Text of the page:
In Waterbury, a high-poverty neighborhood attorney Catharine Freeman works in that had one of the highest evictions rates in the country, a growing number of renters face no-fault eviction.
She thinks the influx of newcomers to Connecticut's housing market is partially responsible. Concern has been growing among some housing advocates that Wall Street–backed housing investors are buying up a growing share of the housing stock and driving up housing costs.
“I think that there are new landlords coming into the market, and they want to capitalize on getting what we would say is the ‘best profile tenant’ that they could get,” Freeman said. “One way of getting the ideal tenant is getting the old tenant out.”
Burned by a no-fault eviction filing
Few options available in the hot housing market means someone threatened with an eviction often can’t find anything quick enough. State law requires that landlords give tenants just three days’ notice that they want them out before they can file an eviction complaint in court.
Having an eviction on file only makes the housing search that much harder.
“A lot of our clients haven’t been able to move, they just are kind of in place,” Freeman said. “I’ve actually had opposing counsel tell me that they’ve counseled their own clients to say if you have an applicant for housing to not even entertain them if they have any type of legal action pending in court. The doors are closed to them as soon as it’s discovered that they have a pending eviction.”
Margaret is one of those tenants getting doors closed on her. She’s asked us to use a different name because she fears retaliation from her landlord, who has a pending no-fault eviction against her.
After this single mother of three complained about her housing conditions — a constant flooding basement and a broken refrigerator — she said her landlord filed an eviction against her on the basis that her lease had expired.
“I pay my rent, I never missed a rent payment and I’ve taken care of her property very well,” she said.
She begged her landlord not to file an eviction. She was trying to find another place for her family to move, but she just needed more time.
If owners are looking me up, they’re going to see an eviction pending. It’s messing up everything. [It's] making it harder to get me out of here.Margaret, tenant facing eviction because her lease has expired
“I said to her, ‘If owners are looking me up, they’re going to see an eviction pending. It’s messing up everything. And you’re making it harder to get me out of here,’” Margaret said.
Eviction complaints and other related filings can live on the Connecticut Judicial Branch website for years. The branch removes complaints that are withdrawn by the landlord or dismissed by the court between 11 months and a year after. Cases that go to trial and are judged on the merits remain online for three years, even if the tenant wins.
Tenant-screening companies like the one that DeCosmo runs pay the branch to get this data. Those who purchase this data must sign a user agreement promising, among other things, not to disclose criminal records that have been erased or sealed and to use the most updated information on the status of the case.
While eviction filings do not have similar requirements, DeCosmo said TenantTracks does not disclose to landlords running a background check on prospective tenants any outstanding eviction complaints or cases where the tenant is not found at fault.
“The only evictions that we show as a consumer reporting agency is judgments for plaintiff — because you don’t want somebody that may have gone to court and then won the case. And using that, it would be prejudicial to show that eviction,” he said. “It’s my belief that the vast majority of tenant-screening companies do not show records for evictions that went in favor of the defendant, or cases that were withdrawn.”
In a statement, the Judicial Branch said that it “does not have the authority to police the use of data by bulk purchasers” and that the officials there do not believe they have ever reprimanded any tenant-screening company for using the data inappropriately.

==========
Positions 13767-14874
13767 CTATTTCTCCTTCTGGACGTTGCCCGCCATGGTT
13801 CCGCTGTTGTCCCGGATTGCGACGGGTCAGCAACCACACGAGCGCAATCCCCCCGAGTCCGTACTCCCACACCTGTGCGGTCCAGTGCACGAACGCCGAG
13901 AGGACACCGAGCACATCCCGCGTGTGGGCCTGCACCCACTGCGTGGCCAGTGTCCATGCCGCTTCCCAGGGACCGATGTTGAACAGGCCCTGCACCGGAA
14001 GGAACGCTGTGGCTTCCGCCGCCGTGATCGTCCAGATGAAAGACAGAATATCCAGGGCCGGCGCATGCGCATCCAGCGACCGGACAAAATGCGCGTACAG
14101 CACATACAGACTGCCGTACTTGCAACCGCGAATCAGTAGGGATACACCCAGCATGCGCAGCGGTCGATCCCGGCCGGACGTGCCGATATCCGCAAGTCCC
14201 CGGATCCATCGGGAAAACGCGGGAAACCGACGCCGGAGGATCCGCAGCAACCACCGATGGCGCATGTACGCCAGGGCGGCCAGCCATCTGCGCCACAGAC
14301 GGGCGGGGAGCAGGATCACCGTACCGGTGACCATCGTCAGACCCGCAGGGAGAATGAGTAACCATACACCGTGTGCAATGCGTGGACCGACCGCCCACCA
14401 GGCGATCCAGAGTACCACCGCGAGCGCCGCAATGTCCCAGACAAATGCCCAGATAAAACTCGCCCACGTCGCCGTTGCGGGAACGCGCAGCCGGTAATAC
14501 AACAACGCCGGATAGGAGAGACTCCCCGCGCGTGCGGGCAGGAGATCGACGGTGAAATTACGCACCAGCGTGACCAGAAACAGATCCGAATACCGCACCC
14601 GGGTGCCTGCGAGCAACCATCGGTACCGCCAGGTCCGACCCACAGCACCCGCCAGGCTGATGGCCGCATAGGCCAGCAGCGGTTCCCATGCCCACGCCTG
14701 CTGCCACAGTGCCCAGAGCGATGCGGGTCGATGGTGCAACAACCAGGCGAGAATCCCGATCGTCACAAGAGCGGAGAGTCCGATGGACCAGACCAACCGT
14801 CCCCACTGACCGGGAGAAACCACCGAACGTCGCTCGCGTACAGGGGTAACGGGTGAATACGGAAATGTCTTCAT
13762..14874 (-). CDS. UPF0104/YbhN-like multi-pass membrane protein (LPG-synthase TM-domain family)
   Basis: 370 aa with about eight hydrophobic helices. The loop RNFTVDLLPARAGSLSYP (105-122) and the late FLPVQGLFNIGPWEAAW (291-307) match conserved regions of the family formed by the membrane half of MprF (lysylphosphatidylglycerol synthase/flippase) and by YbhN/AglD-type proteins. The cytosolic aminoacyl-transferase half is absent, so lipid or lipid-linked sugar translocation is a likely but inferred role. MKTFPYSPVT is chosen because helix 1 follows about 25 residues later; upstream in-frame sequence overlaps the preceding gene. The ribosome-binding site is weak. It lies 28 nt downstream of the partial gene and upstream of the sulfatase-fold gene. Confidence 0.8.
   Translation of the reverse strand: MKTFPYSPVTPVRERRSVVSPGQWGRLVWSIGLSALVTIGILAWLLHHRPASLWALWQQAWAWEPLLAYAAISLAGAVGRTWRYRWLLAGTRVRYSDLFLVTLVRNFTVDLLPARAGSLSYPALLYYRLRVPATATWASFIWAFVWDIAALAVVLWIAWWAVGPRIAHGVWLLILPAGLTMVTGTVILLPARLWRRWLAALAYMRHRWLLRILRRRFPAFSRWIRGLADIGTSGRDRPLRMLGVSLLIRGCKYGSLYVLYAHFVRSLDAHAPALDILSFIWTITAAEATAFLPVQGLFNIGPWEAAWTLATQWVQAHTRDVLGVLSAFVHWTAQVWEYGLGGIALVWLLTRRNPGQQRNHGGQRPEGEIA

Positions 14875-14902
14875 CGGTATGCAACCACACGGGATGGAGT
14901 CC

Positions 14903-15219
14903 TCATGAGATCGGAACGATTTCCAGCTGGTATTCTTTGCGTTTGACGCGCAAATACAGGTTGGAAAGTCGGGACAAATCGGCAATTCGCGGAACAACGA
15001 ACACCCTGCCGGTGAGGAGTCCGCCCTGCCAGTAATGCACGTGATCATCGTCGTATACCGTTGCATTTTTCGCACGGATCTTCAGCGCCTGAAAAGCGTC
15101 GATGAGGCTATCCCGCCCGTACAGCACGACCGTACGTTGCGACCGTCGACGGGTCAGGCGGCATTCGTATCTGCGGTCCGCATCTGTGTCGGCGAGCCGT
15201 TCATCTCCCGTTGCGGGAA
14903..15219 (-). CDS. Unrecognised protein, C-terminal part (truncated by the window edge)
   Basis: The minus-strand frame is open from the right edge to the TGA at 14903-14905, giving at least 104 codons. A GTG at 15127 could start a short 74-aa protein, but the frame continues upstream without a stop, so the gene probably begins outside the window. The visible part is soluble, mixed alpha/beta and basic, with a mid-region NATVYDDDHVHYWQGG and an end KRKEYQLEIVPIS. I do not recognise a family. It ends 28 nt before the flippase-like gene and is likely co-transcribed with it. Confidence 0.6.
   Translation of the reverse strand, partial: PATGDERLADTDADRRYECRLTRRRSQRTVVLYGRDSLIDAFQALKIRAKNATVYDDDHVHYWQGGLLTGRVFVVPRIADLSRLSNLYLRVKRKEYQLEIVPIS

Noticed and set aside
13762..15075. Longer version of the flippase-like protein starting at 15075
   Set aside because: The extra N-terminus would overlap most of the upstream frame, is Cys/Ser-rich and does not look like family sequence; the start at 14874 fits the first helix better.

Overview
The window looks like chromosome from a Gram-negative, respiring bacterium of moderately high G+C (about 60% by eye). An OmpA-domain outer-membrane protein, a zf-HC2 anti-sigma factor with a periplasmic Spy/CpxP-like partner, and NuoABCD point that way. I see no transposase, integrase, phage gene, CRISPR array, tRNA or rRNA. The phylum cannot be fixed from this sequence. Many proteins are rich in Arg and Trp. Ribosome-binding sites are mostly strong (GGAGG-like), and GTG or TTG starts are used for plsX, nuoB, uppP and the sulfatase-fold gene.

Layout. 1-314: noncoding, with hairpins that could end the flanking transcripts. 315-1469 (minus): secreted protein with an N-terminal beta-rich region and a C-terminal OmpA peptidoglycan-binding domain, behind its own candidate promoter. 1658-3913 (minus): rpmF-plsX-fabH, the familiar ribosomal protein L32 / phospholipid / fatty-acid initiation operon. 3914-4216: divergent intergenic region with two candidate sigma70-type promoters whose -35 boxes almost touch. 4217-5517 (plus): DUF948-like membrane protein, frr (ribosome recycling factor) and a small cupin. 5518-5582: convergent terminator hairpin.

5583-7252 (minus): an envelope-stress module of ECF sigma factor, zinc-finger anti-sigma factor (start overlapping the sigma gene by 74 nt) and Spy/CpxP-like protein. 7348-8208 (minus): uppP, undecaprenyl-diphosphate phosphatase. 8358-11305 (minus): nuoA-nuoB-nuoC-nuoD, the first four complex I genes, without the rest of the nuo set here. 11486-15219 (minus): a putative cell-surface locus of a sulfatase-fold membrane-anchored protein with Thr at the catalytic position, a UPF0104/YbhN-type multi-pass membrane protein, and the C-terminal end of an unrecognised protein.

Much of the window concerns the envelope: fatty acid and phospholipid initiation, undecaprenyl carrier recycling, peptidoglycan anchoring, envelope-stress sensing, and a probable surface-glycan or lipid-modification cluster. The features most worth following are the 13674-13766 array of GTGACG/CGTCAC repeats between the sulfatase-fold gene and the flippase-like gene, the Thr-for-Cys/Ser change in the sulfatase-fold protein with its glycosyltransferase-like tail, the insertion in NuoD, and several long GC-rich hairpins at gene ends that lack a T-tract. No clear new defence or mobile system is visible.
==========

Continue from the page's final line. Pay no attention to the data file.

“There's sort of a popular understanding that even a filing or victory for the tenant or the withdrawal by the landlord is sort of an eviction on someone’s record,” said Giovanna Shay, the litigation and advocacy director at Greater Hartford Legal Aid, a nonprofit whose attorneys represent low-income residents in situations like Margaret’s.
The Connecticut Fair Housing Center that Kemple leads is currently suing the nation’s largest tenant-tracking company, CoreLogic Rental Property Solutions, for what they believe is inappropriately disclosing a shoplifting arrest that was ultimately withdrawn to a landlord. That landlord then declined to allow that prospective tenant to move into their property.
CoreLogic declined CT Public’s request to be interviewed about how it uses housing court records to help landlords screen prospective tenants.
Not homeless enough for help
The state does have a safety net for some facing homelessness. A referral to those support programs starts by calling 2-1-1, which the state pays United Way to operate.
Data shows that the number of calls from people seeking “low-cost housing” has more than doubled since the pandemic began.
In February 2020 — the month before the pandemic touched down in Connecticut — there were 3,117 calls to the hotline from people searching for affordable housing compared to 7,820 this past February.
Freeman, the legal aid attorney in Waterbury, said that services available through 2-1-1 are limited because someone must be evicted or already homeless to get help.
“Unfortunately, people can’t even get those services until they actually go through an eviction and have an execution against them,” she said. “So they’re really running against the clock to figure out where to go and what to do.”
Back in Hartford, Owens says she regularly calls 2-1-1 for help.
Hotel dwellers and the untold others like her who have taken up residence in similar dwellings are not considered homeless by the state and are therefore not prioritized for the state’s vastly oversubscribed housing assistance programs.
So when Owens calls, they tell her if she moves to a shelter, she can then be put in line for subsidized affordable housing.
“I don’t want to live in a shelter. I can’t bring my dogs to the shelter. And I’m not getting rid of my dogs,” she said.
So she’ll soon be going on her seventh month at the hotel — which is costing her more than $2,000 a month. It’s an arrangement she’s far from happy with.
“It’s the most miserable situation I’ve ever been in. I don’t want to put the TV too loud or listen to music too loud. It’s just not my space. So it is weird and uncomfortable,” she said. “And also, I can’t afford it. Sometimes I ask friends for help.”
CT Public Intern Maxwell Zeff contributed to this report.